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  2. INTRODUCTION  We have studied selection, definition and design of goods and services  Now we will look at their production  It is important to find the best way to produce
  3. PROCESS STRATEGY  It is an organization’s approach to transform resources into goods and services.  The main objective is to find a way to produce products and services that meet customer’s requirements / and product specifications within cost and other managerial constraints.  The process thus selected will have a long term effect on efficieny and production, as well as flexibility, cost and quality of goods.
  4. TYPES OF PROCESS STRATEGIES  Process Focus (Standard Register)  Repetitive Focus (Harley Davidson)  Product Focus (Nucor Steel)  Mass Customization (DELL)
  5. PROCESS MATCHING WITH VOLUME & VARIETY Low Volume High Volume Repetitive Process Process Focus Projects, Job Shops Mass Customization Difficult to achieve but huge rewards Repetitive Assembly lines Product Focus Bakery, Steel, Glass Poor Strategy Variable Costs High High variety Changes in Modules Changes in attributes variety volume
  6. PROCESS FOCUS  A production facility organized around processes to facilitate low-volume, high variety production  High degree of product flexibility  High variable costs  Extremely low utilization of facilities  Examples: restaurants, hospitals, machine shops
  7. REPETITIVE FOCUS  A product oriented production process that uses modules. It’s the classic assembly line  More structured and less flexible than product focus  Examples: Automobiles, Home Appliances, Fast Food
  8. PRODUCT FOCUS  A production facility organized around products; a product oriented, high volume, low variety process  Also called Continuous Processes, as they have very long continuous process runs  Standardization and effective quality control essential  Examples: glass, paper, bulbs, drinks, cornea transplants
  9. MASS CUSTOMIZATION FOCUS  Rapid, low-cost production that caters to constantly changing unique customer desires  There is high demand for individualized goods and services, e.g. automobiles, movies, cereals etc  Economically producing precisely what the customer wants and when he wants it  It provides the variety of process focused (low volume) manufacture to product focused (high volume) production  Examples: DELL, NIKE
  10. COMPARISON OF PROCESS STRATEGIES  Each strategy, when matched to volume and variety can produce a low cost advantage, fast responsiveness and differentiated products
  11. PROCESS ANALYSIS AND DESIGN  Questions to be asked:  Is the process designed and capable to achieve competitive advantage in terms of low cost, response and differentiation?  Does the process eliminate steps that do not add value?  Does the process maximize customer value as perceived by the customer?  Will the process win orders?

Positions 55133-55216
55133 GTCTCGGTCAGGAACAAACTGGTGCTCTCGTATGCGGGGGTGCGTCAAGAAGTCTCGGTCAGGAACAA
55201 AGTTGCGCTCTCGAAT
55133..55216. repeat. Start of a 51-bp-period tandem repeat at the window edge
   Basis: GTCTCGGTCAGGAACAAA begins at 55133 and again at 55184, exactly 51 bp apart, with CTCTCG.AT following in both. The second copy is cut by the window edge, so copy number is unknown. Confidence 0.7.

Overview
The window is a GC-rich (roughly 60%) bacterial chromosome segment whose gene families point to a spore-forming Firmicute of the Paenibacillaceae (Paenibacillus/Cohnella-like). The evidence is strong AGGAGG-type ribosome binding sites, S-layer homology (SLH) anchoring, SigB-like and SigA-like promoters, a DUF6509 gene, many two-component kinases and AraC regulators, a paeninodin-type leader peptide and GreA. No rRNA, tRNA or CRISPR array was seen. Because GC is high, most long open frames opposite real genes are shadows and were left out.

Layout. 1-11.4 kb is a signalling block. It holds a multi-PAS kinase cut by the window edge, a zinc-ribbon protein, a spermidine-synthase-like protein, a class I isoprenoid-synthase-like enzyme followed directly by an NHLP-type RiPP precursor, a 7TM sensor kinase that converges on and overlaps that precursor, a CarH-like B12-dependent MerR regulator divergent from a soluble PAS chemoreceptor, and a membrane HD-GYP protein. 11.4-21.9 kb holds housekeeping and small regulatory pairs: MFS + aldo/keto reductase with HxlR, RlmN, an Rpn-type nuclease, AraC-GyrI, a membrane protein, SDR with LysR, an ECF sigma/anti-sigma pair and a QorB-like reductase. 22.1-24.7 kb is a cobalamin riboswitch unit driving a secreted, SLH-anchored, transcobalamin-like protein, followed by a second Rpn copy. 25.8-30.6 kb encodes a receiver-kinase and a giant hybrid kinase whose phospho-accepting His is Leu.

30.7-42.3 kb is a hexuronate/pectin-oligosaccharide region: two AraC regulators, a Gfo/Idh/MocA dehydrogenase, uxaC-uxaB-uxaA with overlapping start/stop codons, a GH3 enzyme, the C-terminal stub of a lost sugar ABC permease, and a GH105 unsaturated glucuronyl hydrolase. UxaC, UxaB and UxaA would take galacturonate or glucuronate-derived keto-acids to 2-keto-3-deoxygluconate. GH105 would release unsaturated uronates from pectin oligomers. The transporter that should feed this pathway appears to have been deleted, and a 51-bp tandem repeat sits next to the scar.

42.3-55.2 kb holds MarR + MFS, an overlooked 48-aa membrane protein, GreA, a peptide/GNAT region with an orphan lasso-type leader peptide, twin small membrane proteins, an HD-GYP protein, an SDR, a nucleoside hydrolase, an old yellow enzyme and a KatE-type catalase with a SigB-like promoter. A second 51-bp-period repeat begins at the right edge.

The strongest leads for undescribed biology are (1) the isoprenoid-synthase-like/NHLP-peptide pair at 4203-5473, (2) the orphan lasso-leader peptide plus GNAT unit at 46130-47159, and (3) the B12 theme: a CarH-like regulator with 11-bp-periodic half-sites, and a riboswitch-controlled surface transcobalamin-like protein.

12. TOOLS FOR PROCESS ANALYSIS  Flow Diagrams: A drawing used to analyse movement of people and material  Time-Function Mapping: A flow diagram but with time added on the horizontal axis  Process Chart: Charts using symbols to analyse the movement of people or material  Service Blueprinting: A process analysis technique that focuses on the customer and supplier’s interaction with the customer
  13. SERVICE PROCESS DESIGN  Mass Service  Professional Service  Ways to improve service processes:  Layout  Human Resources  Technology
  14. PROCESS REENGINEERING  It is the fundamental rethinking and radical redesign of business processes to bring about dramatic improvements in performance  It can be a factory layout, a purchasing procedure or an entirely new way of making products  It focuses on dramatic improvements in cost, time and value.
  15. ENVIRONMENTALLY FRIENDLY PROCESSES  Environmentally friendly ingredients  Elimination of animal testing  Energy efficiency  Recyclable products and packaging  Renewable energy sources  Low effluent emission designs
  16. SELECTION OF EQUIPMENT & TECHNOLOGY  Considerations:  Cost  Quality  Capacity  Flexibility
  17. DESIGN CAPACITY  Regardless of process type, OMs have to determine capacity  It is a large portion of fixed cost  Too large plant, increased downtime  Too small, customers lost  It is the maximum theoretical output of a system in a given period
  18. EFFECTIVE CAPACITY  The capacity a firm can expect to achieve given its product mix, methods of scheduling, maintenance and standards of quality  It is often lower than design capacity as the plant may have been designed for a different product mix  Measures of system performance:  Utilization = Actual Output Design Capacity  Efficiency = Actual Output Effective Capacity
  19. FORECASTING CAPACITY REQUIREMENTS  Determining future capacity requirements can be a complicated procedure as it is based on future demand.  When demand can be forecast with a reasonable degree of precision, determining capacity reqs. Can be straightforward.  First Phase: Future demand is forecast  Second Phase: Forecast used for capacity requirements
  20. MANAGING DEMAND  Demand exceeds Capacity:  The firm may be able to curtail demand by raising prices, scheduling long lead times and discouraging small margins. Long term solution is capacity increase.  Capacity exceeds Demand:  The firm may stimulate demand by price reductions or aggressive marketing  Adjusting to Seasonal Demands:  The firm may offer products with complimentary demand patterns
  21. BREAK-EVEN ANALYSIS  Break Even Point:  The point in cash terms where the costs equal revenues.  Fixed Costs:  Costs that continue even if no units are produced, e.g. debt, taxes, depreciation  Variable Costs:  Costs that vary with the volume of units produced, e.g. labour, materials